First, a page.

In an effort to slice a three-hour musical to a manageable two-hour movie, screenwriter John Logan (The Aviator, Gladiator) has pruned the story down to the essentials, namely everything that impacts Sweeney’s ultimate pursuit of vengeance. Johanna and Anthony, the hopeful lovers, have been pared down the most. Their only scenes now revolve around intruding upon Sweeney or helping him meet his venomous goals. The lecherous songs the Judge sings to himself about his lust for Johanna has also been cut (my wife was severely disappointed by this cut, saying, “You’ve got the Rick, come on!”). The most notable omission is the opening medley “The Ballad of Sweeney Todd” that serves as a Greek chorus-like overview of the sordid tale ahead. The song provides a lot of back-story and exposition that can be more easily covered by Burton fashioning visual flashbacks of Sweeney’s former life. The ballad and other absent songs are still used instrumentally throughout the film. Logan has also turned Toby (Ed Sanders), Pirelli’s assistant, into a much younger character, turning him into an urchin boy with fresh memories of life in a workhouse. I’m not entirely sure Toby’s protective song to Mrs. Lovett “Not While I’m Around” becomes an ode to puppy love and loses some believability. Also, normally Toby is played as a man-child who isn’t entirely whole in his mental faculties; however, the movie version turns him into a plucky Oliver extra. It seems less devastating and tragic.
But what about the singing? Depp won’t be knocking down doors on Broadway anytime soon but he delivers a very satisfying baritone that, while lacking in power or refinement, delivers in spades with emotion. His singing is full of great texture. His song “My Friends,” an ode to being reunited with his razors, is full of brio and nuanced longing, but he really shows his talent when Sweeney loses it. He’s a man obsessed with vengeance and when it escapes his grasp he snarls with scary intensity. When he launches into “Epiphany,” where he determines the whole human race is fit to have their throats slit, he barks at strangers on the street and howls at the sky, smiling at his glistening razors in hand. What can be forgotten with musicals is that there is so much more to a performance than simply an adept ability to sing the right notes. With Sweeney, Depp spins an incredibly rich performance that plumbs the dark recesses of a man whose only purpose is vengeance. In the end, when he’s saturated in blood and the full reality of his actions is upon him, Depp goes from remorse to psychosis to horror to acceptance in, like, a minute flat. Seeing such a classic Broadway character done justice by an actor of Depp’s immense talent is thrilling and a bit of a relief to Sweeney fans.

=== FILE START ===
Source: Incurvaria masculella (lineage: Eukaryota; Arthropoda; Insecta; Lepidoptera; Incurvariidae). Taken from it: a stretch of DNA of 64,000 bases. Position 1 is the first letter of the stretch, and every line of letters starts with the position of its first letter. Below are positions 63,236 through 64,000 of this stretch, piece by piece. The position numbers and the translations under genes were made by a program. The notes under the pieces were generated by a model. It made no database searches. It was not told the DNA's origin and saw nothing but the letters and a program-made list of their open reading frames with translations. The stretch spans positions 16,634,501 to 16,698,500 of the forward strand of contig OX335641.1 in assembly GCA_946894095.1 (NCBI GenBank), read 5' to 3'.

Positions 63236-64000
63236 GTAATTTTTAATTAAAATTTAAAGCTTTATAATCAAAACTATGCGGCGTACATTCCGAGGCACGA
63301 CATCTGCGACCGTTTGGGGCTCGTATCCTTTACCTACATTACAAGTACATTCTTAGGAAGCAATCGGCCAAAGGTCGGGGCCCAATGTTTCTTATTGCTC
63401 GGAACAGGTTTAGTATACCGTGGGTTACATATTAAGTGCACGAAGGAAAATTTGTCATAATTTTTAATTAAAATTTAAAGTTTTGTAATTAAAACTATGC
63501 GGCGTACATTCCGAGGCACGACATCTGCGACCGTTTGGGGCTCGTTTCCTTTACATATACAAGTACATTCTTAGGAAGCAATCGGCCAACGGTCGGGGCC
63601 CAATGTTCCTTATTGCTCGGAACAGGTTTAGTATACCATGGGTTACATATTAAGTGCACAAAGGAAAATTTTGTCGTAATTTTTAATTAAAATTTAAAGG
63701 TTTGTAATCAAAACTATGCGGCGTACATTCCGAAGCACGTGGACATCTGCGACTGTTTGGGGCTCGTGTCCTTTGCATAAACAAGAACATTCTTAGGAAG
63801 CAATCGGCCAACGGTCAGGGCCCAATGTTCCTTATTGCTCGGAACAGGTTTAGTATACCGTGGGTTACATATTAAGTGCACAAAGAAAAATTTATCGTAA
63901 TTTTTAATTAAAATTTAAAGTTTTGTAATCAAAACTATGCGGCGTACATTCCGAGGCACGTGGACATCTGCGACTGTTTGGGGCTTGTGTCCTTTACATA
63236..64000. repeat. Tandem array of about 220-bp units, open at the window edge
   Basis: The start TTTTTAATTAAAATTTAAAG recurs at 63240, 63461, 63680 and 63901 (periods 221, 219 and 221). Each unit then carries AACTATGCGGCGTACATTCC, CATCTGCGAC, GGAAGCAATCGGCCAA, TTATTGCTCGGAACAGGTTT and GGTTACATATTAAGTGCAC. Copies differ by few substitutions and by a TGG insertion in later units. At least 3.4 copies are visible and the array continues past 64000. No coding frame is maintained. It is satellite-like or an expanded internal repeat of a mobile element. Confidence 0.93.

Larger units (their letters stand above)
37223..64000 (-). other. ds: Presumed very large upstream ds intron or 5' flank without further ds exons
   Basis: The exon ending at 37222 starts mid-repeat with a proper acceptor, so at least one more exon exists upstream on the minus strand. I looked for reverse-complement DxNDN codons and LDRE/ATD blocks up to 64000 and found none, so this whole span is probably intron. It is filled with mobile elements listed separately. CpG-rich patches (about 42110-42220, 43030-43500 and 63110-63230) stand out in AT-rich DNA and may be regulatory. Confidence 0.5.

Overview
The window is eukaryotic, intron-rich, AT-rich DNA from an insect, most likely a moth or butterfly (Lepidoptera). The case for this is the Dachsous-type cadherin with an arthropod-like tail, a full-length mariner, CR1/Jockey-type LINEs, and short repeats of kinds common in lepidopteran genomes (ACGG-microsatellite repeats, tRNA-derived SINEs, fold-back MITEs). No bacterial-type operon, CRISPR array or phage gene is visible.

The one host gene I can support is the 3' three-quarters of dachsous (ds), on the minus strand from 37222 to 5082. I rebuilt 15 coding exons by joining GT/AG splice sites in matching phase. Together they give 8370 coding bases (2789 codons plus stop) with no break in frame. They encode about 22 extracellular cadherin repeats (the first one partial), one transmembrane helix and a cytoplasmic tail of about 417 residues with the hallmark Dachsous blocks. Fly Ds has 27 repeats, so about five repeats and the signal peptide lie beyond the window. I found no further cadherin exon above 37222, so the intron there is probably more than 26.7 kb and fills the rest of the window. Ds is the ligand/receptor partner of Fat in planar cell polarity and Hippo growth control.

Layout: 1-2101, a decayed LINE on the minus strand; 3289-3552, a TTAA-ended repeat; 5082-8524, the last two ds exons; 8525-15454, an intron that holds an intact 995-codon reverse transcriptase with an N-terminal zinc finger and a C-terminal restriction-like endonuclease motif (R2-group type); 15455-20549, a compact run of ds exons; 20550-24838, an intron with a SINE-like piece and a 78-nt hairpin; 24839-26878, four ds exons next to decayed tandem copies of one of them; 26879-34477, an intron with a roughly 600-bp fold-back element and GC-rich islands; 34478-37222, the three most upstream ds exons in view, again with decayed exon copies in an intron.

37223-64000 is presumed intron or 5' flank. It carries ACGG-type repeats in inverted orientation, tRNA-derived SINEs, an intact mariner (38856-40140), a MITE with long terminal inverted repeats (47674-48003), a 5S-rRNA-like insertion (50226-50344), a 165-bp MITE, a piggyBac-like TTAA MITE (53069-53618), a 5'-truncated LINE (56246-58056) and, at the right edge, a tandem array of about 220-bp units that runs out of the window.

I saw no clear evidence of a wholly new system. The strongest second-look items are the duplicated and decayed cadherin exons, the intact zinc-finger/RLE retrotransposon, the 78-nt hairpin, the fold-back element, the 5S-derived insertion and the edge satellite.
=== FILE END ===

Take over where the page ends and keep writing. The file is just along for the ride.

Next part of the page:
Carter has the weakest, thinnest voice of the cast. Mrs. Lovett is a larger than life figure that has been played on Broadway by the likes of Angela Lansbury and Patti LuPone. The role is usually played more boisterous, more comically broad. It’s a juicy part and full of brash bravado. Carter stumbles through “The Worst Pies in London” and she seems to step all over her lines, rushing through and losing the comedic flavor. But like I said before, a performance is so much more than singing, and it is here where Carter imbues great complexity to her role. Her unrequited love for Sweeney consumes her and her relationship with Toby places her in an awkward predicament. Carter flashes a wealth of emotions through the power of her eyes. It’s a battle between maternal and sexual urges. Stylistically she resembles a rag doll someone tossed in the trash but it all works.
It’s refreshing and exhilarating to see a perfect marriage of material and artistry. Burton has transported Sweeney Todd into a faithful and jubilantly dark movie that doesn’t shy away from the grotesque. It’s a stirring, wonderfully Gothic rendition of Sondheim’s masterpiece. Sweeney Todd is blissful, spirited entertainment that’s not exactly for the squeamish, but this is one musical that can simultaneously touch the heart while turning the stomach.
Nate’s Grade: A